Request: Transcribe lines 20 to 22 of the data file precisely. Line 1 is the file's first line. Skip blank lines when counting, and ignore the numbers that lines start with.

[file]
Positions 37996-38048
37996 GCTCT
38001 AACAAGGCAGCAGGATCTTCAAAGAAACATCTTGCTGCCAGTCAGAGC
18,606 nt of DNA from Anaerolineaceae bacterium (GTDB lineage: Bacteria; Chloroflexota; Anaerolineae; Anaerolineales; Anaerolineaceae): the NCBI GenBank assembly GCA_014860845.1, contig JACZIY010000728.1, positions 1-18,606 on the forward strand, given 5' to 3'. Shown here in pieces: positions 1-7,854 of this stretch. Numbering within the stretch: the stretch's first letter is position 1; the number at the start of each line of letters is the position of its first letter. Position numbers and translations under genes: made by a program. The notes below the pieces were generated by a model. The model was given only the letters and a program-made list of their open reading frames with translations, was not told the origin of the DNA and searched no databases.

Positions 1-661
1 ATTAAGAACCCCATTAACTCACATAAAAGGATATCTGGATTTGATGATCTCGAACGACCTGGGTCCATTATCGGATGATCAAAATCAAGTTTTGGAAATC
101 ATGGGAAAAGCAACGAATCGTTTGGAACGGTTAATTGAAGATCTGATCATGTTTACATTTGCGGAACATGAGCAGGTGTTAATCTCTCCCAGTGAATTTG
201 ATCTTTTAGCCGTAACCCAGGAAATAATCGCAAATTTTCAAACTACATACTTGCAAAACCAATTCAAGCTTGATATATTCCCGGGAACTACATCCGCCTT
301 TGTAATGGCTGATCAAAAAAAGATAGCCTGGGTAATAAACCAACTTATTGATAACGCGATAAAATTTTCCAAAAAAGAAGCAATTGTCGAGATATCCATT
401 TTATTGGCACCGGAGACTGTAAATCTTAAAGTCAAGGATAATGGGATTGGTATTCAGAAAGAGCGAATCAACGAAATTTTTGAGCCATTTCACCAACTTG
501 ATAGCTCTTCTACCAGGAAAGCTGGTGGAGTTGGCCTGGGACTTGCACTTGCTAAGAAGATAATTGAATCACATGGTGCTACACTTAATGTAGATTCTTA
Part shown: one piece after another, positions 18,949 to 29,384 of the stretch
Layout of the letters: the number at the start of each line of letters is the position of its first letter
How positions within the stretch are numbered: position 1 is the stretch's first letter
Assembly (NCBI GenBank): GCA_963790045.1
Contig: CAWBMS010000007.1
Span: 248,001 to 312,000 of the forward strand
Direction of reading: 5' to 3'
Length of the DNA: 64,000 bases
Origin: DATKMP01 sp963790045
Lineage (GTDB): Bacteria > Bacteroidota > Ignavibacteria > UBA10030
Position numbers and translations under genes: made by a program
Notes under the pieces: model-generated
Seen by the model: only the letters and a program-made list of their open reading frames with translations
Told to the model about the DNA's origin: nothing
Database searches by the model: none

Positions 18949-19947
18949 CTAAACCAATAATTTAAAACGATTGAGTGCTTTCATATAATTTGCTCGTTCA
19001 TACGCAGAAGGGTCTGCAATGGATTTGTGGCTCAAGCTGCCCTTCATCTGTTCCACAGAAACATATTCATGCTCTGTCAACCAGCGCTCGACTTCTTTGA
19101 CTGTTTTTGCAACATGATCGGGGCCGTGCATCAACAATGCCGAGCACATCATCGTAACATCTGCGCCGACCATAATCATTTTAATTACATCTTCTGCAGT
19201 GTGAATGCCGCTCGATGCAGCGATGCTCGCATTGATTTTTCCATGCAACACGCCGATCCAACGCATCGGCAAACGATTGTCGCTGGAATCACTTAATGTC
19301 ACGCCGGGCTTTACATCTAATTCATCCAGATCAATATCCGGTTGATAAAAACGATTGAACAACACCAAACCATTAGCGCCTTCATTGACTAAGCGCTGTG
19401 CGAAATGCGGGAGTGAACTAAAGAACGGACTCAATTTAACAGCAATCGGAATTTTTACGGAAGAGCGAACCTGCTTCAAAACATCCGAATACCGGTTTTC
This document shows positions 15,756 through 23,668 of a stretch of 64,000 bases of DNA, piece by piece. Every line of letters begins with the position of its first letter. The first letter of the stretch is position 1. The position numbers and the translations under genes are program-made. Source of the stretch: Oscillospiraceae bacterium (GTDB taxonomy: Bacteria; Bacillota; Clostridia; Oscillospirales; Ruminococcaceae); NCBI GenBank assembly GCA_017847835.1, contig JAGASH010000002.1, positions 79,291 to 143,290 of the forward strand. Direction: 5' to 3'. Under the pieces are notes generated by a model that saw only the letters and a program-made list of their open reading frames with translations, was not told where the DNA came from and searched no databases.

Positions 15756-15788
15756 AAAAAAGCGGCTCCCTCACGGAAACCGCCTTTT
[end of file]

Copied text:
Origin: DATKMP01 sp963790045
Lineage (GTDB): Bacteria > Bacteroidota > Ignavibacteria > UBA10030
Position numbers and translations under genes: made by a program